We all have our own expectations.
When you purchase a pizza you expect it to taste good, to solve your hunger problem, and to arrive quickly.
But what if you had never bought a pizza before? Maybe you had never even eaten pizza, and only read about them in books.
You might expect a pizza comes whole and you need to slice it yourself.
Or you might expect that a pizza is always just tomato and cheese - and be surprised to find out you can actually get meat, mushrooms, or even pineapple on your pizza.
Everyone has expectations about everything - and your client is no different.
They may have never undertaken a digital project before. Or they may have done one previously, but with a development team that worked very differently.
Understanding and guiding your client's expectations are important to ensure a successful project delivery. In both your eyes, and in your client's eyes.
You can’t meet expectations you’re not aware of 🤷♂️
"Once you feel like you're being dictated by other people's expectations, it usually backfires.” – Rob Zombie, Musician
You don’t need to meet all your clients expectations, as some could be unrealistic or simply incorrect. But to deliver a “successful” project - you at least need to understand exactly what their initial expectations are.
The best time to do this with your client is at the very start of the relationship, so a Project workshop or a discovery call works well.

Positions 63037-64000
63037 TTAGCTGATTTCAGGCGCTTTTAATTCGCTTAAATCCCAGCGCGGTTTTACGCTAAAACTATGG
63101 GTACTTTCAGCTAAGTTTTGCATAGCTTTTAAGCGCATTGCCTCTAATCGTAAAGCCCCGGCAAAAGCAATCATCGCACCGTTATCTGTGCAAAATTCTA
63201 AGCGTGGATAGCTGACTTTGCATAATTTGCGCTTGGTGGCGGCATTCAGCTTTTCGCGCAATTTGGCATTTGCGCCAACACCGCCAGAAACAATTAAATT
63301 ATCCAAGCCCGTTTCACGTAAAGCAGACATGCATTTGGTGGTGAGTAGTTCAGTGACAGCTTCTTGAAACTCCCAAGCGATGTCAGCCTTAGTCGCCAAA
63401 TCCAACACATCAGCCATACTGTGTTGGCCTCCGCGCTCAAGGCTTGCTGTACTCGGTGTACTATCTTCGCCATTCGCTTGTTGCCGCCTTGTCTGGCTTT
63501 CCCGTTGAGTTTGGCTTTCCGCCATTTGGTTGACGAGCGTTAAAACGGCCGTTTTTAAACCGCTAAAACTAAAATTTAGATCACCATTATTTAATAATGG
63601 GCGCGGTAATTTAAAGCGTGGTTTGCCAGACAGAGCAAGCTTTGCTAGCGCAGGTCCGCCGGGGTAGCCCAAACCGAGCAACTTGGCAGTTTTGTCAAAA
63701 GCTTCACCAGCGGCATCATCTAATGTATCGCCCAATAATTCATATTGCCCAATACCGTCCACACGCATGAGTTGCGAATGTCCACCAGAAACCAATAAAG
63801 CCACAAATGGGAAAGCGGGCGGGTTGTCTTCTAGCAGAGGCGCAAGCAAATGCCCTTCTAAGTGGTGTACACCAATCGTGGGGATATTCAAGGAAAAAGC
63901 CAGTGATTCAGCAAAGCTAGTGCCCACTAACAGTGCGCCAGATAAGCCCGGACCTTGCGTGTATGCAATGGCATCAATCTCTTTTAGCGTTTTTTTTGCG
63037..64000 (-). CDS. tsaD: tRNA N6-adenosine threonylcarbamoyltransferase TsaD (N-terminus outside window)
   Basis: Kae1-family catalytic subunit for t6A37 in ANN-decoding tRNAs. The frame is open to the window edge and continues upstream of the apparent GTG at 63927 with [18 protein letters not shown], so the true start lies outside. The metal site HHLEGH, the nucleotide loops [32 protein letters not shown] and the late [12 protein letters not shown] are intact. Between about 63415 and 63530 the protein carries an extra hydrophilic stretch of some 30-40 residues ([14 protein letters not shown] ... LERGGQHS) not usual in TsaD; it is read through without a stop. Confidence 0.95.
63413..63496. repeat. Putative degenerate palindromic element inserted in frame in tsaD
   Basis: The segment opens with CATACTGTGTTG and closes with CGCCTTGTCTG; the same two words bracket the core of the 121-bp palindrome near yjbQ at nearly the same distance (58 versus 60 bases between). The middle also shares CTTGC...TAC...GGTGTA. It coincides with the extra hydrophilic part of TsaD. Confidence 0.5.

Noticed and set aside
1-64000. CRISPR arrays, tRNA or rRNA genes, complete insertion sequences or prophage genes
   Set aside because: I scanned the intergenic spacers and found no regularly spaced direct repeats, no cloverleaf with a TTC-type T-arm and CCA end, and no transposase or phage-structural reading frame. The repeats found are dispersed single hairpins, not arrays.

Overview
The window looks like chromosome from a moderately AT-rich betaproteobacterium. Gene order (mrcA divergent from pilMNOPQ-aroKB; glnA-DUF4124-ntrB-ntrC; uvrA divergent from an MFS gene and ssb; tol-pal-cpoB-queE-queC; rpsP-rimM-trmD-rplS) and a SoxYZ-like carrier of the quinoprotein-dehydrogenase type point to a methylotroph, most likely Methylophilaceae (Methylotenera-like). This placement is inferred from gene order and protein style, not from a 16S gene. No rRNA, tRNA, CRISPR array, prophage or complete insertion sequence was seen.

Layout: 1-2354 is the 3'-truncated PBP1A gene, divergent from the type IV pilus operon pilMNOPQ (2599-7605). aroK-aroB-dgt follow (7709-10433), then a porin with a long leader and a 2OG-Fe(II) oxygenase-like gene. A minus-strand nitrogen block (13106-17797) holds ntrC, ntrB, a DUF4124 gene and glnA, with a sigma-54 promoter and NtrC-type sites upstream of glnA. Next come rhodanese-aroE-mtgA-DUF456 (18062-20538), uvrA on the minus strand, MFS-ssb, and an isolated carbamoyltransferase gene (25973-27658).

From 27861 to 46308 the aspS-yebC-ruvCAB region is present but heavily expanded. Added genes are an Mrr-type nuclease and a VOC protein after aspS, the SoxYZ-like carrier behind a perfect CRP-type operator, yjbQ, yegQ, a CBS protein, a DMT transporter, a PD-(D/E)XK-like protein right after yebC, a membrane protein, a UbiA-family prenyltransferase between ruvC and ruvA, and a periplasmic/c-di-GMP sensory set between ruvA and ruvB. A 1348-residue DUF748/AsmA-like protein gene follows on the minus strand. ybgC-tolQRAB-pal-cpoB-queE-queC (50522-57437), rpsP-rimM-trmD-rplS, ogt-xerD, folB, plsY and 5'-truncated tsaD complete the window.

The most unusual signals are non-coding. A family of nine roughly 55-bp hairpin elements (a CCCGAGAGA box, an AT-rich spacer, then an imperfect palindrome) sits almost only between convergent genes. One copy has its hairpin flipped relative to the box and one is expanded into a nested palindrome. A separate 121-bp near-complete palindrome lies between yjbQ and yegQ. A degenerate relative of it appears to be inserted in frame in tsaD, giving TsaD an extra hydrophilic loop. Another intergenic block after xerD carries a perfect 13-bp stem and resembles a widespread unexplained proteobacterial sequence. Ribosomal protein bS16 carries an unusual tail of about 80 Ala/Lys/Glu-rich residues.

At the very start of these discussions, clients will want to talk about the functional requirements they are looking for. The project, the features, the colours etc.
This is obviously very important, but there are also some more subtle expectations you want to understand.
- What is a brief history of their business?
- Why are they looking to solve this now? (why not last year? why not next year?)
- Have they tried any alternatives? And why didn’t they work?
Without asking these questions, you may never know things like “In the next few years our business will be doubling in size”, so building this project now will help them scale.
Or you may never know “Actually, our business has been slowly losing money over the last 5 years, so by investing in a new website we really hope to turn that around”.
This knowledge is indispensable.
It also allows you to either make sure you deliver on these expectations, or reset those expectations (more on that later).
Besides the features, you also want to dig into expectations such as:
- What is the price range they are looking to spend to solve this problem?
- What is the range of time they need this problem solved in?
- Are they looking for an MVP? or something fully featured to last many years?
- With this project, what is the most important element to them,
- Price (getting it done as cheap as possible)
- Time (getting it done as fast as possible)
- Features (getting all the functionality they want)
- How hands-on can they be during the project (testing etc)
- Do they have any inspiration user interfaces (if a UI based project)